Joint projects

Learning on SpiNNaker with NEF and Nengo

Lead: Sergio Davies

Interested: Chris Eliasmith, Terry Stewart

Implement a learning rule according to NEF theory on SpiNNaker. The outcome is a system which is able to learn transfer function in a supervised environment.
This project is joint between this group and the learning group.

Documentation

Hardware

  • We have two omni-directional robots with 4-dof arms and a camera, which have been interfaced with Nengo
  • We have one DENSO VE026 robotic arm (7DOF) as well as a pan/tilt turret with camera. These have been interfaced to Nengo
  • We have several additional robots being provided by Jorg Conradt that will be interfaced shortly.
  • A Neurogrid board with half-a-milllion neurons will be available---you can write Python scripts to map your Nengo networks onto it.
  • The SpiNNaker group will bring boards with several thousand neurons run in hardware that have already been interfaced with Nengo.
  • Tobi Delbruck's silicon retinas will be available, and have already been interfaced with Nengo.

Software

Our main software tool will be Nengo,  http://nengo.ca/. Install the latest version by downloading  this file and unzipping it.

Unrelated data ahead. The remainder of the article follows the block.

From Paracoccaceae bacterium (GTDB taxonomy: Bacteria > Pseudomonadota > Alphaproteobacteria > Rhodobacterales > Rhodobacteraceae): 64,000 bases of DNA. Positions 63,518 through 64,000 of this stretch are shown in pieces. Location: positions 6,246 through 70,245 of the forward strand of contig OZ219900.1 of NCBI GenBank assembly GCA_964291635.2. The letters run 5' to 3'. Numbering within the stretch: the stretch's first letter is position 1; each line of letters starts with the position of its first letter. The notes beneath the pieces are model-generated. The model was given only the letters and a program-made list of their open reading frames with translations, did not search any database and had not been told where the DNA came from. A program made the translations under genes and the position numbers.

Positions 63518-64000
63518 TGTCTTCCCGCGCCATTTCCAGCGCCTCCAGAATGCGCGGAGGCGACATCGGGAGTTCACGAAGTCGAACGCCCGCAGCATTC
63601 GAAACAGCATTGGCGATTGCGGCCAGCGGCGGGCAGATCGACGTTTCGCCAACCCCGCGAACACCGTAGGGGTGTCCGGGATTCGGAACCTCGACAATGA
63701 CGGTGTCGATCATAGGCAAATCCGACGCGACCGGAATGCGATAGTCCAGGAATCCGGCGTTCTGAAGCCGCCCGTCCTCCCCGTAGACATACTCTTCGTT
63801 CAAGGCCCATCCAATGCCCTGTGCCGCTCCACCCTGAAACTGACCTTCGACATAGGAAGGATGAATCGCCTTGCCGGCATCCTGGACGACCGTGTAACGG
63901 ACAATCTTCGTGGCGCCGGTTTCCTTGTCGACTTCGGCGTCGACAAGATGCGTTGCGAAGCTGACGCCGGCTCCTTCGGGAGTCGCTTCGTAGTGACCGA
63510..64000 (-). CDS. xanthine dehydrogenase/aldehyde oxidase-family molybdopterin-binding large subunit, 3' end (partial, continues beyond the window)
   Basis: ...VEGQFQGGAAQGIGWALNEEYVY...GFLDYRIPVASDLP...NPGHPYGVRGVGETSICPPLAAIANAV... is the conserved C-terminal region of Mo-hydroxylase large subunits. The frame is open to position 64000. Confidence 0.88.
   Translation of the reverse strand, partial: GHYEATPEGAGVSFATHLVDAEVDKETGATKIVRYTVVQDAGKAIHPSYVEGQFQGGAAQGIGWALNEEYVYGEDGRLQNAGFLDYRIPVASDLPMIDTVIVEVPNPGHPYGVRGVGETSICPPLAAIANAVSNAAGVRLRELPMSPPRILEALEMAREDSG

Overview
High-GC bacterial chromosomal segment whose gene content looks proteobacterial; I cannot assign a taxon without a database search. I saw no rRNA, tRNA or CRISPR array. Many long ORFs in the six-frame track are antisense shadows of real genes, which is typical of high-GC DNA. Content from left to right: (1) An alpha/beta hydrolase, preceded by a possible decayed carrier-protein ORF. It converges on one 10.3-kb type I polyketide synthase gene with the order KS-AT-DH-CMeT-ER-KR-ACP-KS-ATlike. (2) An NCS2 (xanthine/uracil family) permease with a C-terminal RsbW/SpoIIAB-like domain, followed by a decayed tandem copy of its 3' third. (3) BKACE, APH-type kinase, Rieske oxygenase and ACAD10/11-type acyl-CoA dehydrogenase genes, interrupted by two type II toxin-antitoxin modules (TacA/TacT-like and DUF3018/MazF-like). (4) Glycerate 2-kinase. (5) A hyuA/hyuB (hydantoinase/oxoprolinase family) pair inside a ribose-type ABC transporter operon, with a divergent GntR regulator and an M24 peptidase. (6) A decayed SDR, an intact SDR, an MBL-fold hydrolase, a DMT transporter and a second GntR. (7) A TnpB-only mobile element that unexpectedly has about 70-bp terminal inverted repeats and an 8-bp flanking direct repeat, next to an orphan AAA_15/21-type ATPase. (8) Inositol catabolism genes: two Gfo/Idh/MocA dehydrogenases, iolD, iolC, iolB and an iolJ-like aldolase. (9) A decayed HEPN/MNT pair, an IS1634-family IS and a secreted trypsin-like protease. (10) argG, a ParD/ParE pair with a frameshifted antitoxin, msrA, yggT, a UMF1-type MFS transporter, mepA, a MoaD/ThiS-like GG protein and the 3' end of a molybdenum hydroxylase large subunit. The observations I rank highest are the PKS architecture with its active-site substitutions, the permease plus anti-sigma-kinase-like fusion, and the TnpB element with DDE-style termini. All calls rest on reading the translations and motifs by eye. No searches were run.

We recommend doing some  Tutorials. You can also watch  Videos.

To do before arriving

Three weeks of beautiful mountains will fly by, so to enjoy them as much as possible while there, we'd suggest trying any or all of:

  • Installing the nengo software and running some  Demos...
  • or better yet doing a  Tutorial or two.
  • At the very least, watch some of the  Videos, to get a sense of the environment.
  • Also peruse these slides to familiarize yourself with Neurogrid's  Hardware and  Software I  Software II
  • Think about which of the 'focus and goals' you find most interesting, and/or what part of an integrated project you'd like to tackle